Starting fresh is good for everyone and life does it’s thing in cycles, doesn’t it? Coming and going.
I go by Frankie offline, but here I tend to go by Kousagi. I enjoy art and I sometimes blog about life as an artist in a constant battle with time, motivation, and recovery from depression. This is far from my first blog—those who have followed since about 2011 have seen many versions of Kousagi.net. As with every year, I tend to dip back in and try to start again. It’s therapeutic to clean the clutter accumulated from years before. I don’t see much need (yet) to delete everything and start from scratch, but I like to take my choice pieces from before and move on from there.
This time, however, there’s so much more that I want to do with a blog. Before this, I kind of shoved my blog into a very specific purpose. Art only, or at least, an attempt at art only. Tumblr lends itself to reblogs and memes. I feel like, finally, I want to just blog. Not just post my art, but I want to write about my art, my life, the way my life surrounds my art and visa versa. I want to share tutorials and things I’ve learned, my progress. I want to look back on this blog a year from now and feel like I got something neat done.
I enjoy blogs and journaling and always have, so why not let myself have fun with it?
The purpose of this blog is to journal life and the struggle for productivity and motivation. My experience in the last ten years of wrestling with these beasts is that self-care and keeping your HP topped off helps a ton. Positivity & Art vloggers have been a hugely positive influence for me in the last few years—I’d like to take a leaf out of those books.
I encourage comments and thoughts on posts and works, feedback is always appreciated. If you’ve got questions you’d like to see me elaborate or write on, by all means, don’t be shy! I’m always happy to share thoughts on any particular matter. This blog is meant to be a place of growth for my art, writing, and life. Opinion posts are an open forum for all thoughts, even those that disagree. May discussion always remain civil amongst comment threads, however!
A few years back, I decided that I was truly recovering from about a decade of depression and anxiety. There were other issues in life that made it difficult to get on with hobbies and careers normally. Things I’d rather not delve into at this moment. The heart of that matter is that there came a point where I reflected on myself and decided I was in recovery. I was drawing again after a long hiatus (one of many, cued by emotional unwellness.) I was getting out and doing things in life and challenging myself in ways I had previously given up on. Art and writing were coming back to me after living in a very long, bleak period. I wrote in my sketchbook that I was an artist in recovery.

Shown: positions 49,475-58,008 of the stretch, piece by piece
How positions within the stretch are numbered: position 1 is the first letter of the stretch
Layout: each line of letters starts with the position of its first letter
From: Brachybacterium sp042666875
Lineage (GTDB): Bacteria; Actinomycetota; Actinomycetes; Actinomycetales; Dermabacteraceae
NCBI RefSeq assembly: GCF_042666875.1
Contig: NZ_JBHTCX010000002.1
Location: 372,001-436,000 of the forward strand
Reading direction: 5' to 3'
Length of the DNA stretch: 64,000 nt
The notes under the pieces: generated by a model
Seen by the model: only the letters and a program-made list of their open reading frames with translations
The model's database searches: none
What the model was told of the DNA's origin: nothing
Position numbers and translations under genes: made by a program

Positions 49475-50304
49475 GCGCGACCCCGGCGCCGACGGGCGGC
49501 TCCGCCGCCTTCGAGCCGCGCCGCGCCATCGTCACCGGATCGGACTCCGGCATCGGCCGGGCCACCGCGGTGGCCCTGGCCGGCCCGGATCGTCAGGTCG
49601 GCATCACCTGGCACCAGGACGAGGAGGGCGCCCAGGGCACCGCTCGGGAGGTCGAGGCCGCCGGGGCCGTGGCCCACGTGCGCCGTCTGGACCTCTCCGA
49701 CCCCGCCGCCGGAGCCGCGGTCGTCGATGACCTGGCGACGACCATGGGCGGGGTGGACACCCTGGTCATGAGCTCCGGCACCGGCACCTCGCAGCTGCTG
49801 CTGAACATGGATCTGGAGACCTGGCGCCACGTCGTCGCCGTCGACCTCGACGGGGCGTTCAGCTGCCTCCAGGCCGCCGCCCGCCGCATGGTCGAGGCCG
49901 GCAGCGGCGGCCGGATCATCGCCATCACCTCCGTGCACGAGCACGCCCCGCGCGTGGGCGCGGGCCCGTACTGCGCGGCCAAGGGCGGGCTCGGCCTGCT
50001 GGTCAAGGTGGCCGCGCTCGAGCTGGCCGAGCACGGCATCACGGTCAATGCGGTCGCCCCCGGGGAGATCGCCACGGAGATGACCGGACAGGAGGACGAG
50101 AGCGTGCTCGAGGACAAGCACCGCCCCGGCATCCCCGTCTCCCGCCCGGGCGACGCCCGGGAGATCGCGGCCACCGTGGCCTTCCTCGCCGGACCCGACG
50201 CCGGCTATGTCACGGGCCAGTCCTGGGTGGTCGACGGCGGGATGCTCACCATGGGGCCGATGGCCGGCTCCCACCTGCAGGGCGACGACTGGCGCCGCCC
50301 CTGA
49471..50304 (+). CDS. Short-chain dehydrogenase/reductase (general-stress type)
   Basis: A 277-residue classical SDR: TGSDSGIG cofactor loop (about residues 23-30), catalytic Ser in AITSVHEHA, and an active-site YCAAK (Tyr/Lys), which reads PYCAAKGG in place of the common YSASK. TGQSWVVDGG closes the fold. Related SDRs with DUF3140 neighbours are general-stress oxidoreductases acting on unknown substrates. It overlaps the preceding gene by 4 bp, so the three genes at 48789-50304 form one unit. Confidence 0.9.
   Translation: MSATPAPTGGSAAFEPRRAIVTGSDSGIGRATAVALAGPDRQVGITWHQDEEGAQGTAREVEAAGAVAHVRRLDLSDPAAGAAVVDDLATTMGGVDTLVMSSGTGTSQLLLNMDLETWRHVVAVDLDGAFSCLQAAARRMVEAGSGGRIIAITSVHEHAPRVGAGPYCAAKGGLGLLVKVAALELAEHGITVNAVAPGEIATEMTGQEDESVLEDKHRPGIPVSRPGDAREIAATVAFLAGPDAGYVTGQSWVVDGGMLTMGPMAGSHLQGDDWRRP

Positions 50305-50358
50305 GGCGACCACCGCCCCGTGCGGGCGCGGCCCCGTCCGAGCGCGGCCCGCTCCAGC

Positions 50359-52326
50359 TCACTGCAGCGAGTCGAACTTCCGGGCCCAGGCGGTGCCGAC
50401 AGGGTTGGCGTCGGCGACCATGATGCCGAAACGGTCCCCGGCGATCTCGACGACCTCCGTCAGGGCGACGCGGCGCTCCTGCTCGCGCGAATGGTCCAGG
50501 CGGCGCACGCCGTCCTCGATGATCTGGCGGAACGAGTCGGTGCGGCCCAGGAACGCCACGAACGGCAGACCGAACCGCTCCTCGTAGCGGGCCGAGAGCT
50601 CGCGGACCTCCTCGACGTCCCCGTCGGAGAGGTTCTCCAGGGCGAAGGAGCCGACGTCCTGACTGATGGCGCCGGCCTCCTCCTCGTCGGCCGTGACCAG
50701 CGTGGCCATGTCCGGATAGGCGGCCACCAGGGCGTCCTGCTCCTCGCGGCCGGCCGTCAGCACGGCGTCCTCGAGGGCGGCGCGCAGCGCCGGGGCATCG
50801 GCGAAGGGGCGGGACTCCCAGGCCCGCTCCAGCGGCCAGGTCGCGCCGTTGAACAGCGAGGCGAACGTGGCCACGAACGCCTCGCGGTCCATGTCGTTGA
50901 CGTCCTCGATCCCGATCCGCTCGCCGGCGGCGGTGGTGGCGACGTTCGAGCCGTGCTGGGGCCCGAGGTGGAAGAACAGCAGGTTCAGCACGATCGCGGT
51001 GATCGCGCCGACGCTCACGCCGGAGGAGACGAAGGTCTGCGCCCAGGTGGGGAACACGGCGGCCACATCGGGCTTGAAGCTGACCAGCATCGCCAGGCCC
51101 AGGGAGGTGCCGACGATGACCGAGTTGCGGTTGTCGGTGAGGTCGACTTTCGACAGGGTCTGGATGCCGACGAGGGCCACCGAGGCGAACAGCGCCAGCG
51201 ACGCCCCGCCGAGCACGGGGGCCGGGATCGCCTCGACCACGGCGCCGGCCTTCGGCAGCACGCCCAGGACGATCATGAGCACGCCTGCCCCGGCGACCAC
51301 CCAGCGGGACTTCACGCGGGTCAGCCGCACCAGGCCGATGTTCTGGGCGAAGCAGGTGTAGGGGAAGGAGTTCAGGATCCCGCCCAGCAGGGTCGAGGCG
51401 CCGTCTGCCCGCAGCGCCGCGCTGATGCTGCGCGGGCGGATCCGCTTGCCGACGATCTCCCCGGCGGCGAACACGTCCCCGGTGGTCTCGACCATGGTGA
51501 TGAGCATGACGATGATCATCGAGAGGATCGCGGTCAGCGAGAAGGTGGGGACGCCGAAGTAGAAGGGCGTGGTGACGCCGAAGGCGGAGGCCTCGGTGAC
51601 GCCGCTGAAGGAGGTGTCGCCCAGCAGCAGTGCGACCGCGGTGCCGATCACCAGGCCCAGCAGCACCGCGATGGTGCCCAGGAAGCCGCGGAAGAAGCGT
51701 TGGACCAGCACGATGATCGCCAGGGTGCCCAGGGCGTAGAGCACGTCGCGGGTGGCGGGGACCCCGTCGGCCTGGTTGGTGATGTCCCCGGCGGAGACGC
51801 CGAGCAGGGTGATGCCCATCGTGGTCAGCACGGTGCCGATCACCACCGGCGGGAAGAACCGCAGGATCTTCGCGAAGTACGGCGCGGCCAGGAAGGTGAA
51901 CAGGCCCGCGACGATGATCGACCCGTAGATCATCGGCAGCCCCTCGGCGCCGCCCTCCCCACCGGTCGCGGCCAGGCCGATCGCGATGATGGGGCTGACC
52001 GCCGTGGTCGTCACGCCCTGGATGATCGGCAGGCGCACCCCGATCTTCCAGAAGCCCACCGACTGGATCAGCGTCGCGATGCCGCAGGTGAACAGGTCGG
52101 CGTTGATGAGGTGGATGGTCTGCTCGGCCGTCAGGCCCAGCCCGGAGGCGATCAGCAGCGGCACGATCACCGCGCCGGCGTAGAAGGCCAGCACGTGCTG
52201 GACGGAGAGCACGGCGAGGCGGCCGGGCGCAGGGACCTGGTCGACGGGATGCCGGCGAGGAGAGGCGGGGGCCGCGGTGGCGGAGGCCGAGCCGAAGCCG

Recovery is an uphill battle with a ton of slips and falls. This realization came almost two years ago and my productivity has still been quite sporadic. Offline and art aside, changes were happening in my life. I was getting through rough relationships and meeting new, very different people. I was coming out of my comfort zone and being hurt and healed in the process. It’s all been leading to this point in my life (and it’s still transitioning) where I’ve moved to an entirely new city and living alone for the first time in my life.
Creativity and art are steadily coming back into my life and it’s largely due to self-care.
As an artist or content creator, self-care starts with forgiving yourself for not immediately falling into that “churn out one new masterpiece a day” work ethic. This is followed by evaluating yourself and deciding whether or not you’ve been neglecting you. Physically, mentally, in general.
I’ll elaborate on this in another post for sure, but this is generally the idea that I want to play with in this blog.
I’m still working out the logic, the kinks, and the happenings of it all over the last few years myself… but I guess I’m inviting anyone who wants to read to glean what they can from my notes.
So, this is the new Kousagi.net, and I’m an artist in recovery.